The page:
Todd Blanchette, representing “No on A” and “Yes on 3”, talks to Damien Harris outside the voting polls at Deering High School on Tuesday. Derek Davis/Portland Press Herald

Portland voters rejected Question A, an ordinance change to exempt anyone with an ownership interest in nine or fewer rental units in the city from the provisions of the city’s rent control ordinance.

Only 34%, or 7,328 of city voters, supported Question A. Sixty-six percent, or 14,480 voters, were opposed.

Maine Democratic Socialists of America, which opposed Question A, said passage of the amendment would have allowed landlords to raise rents for over 9,000 tenants previously protected by the rent control ordinance. They said the rent control waiver would allow landlords to evict tenants with shorter notice.

Buddy Moore, chairman of the Livable Portland campaign, said that the polling results Tuesday evening showed widespread opposition to the measure. Without some protections, it would make it even harder for people trying to find housing in Maine’s largest city. Maine DSA is affiliated with Livable Portland.

Tuesday’s rent control vote comes on the heels of a failed referendum in June that would have allowed landlords to reset rents with no limit whenever tenants left voluntarily. The current system limits landlords to 5% increases for a unit that is changing hands.

“It is really baffling and it defies common sense that this would have been brought forward again after the defeat of rent control in June,” Moore said.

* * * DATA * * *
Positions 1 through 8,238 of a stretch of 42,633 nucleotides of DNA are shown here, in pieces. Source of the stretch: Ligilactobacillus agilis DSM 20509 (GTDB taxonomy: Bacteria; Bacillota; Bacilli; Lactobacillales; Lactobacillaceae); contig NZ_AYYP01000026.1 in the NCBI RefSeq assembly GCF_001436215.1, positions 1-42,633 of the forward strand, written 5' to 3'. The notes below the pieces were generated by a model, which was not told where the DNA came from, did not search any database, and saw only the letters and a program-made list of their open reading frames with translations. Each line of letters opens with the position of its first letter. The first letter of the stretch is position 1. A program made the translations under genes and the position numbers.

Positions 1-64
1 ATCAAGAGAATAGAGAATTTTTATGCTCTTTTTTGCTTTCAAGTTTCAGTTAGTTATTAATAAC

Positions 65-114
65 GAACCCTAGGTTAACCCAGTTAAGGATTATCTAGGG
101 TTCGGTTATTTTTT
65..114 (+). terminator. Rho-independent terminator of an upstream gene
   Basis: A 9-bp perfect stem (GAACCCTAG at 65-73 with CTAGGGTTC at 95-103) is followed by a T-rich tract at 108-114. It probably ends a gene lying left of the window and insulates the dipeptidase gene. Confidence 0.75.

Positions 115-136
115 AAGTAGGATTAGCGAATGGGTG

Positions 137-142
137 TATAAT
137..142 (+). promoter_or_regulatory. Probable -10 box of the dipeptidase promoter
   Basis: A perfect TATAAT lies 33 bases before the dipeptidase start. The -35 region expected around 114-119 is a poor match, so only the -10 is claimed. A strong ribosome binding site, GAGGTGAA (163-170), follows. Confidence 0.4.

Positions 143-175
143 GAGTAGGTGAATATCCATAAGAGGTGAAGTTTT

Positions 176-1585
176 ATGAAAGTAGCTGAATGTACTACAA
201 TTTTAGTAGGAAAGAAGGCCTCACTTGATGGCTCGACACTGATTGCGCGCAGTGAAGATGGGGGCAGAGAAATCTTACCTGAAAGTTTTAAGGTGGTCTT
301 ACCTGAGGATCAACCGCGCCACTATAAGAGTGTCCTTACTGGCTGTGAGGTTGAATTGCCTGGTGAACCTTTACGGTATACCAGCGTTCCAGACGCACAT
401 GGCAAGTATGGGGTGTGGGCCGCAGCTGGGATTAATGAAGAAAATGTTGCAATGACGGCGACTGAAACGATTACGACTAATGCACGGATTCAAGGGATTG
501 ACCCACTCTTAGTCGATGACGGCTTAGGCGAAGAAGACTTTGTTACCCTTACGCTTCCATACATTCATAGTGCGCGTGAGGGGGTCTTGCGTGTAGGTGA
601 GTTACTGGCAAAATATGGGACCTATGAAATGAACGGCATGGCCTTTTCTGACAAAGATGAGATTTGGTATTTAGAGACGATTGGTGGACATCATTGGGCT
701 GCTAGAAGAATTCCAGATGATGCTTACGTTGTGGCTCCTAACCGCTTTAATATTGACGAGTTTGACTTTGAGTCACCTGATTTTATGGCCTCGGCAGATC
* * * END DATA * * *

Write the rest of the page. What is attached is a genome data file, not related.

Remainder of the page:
Moore, a former member of Portland’s Rent Board, called on the new mayor and their administration to step up enforcement of the city’s rent control ordinance, which he claims has been flouted by some landlords.

A group of landlords gathered enough petition signatures to place Question A on the Nov. 7 ballot. It is the third referendum addressing rent control in Portland since November 2022.

Landlords say they needed Question A to pass because they are struggling to keep up with rising taxes, general maintenance and other costs.

“A few small landlords took a chance at getting some relief from Portland’s rent control, one of the most restrictive in the country. Predictably, Portland rejected any input from its landlord community. Ironically, large landlords appear to be thriving and growing while mom and pop owners are suffocating and selling. We expect Portland will get exactly what the DSA wants: fewer landlords and more tents,” Brit Vitalius, president of the Rental Housing Alliance, said in a statement.

In August, the City Council voted 6-2 to place the referendum on the Nov. 7 ballot with councilors Mark Dion and Roberto Rodriguez opposed to an amendment that changed the title of the referendum question. The amendment, which was brought forward by Councilor Victoria Pelletier, changed the title from “An Act to Exempt Small Landlords from Portland’s Rent Control Ordinance” to “An Act to Amend Portland’s Rent Control Ordinance.”

Nearly three years into rent control, Portland is still trying to work through kinks in the ordinance. Those who wrote it say it has helped stabilized costs for tenants and available housing, but city staff say parts of the ordinance are hard to implement, forcing them to struggle to keep up with questions and complaints.

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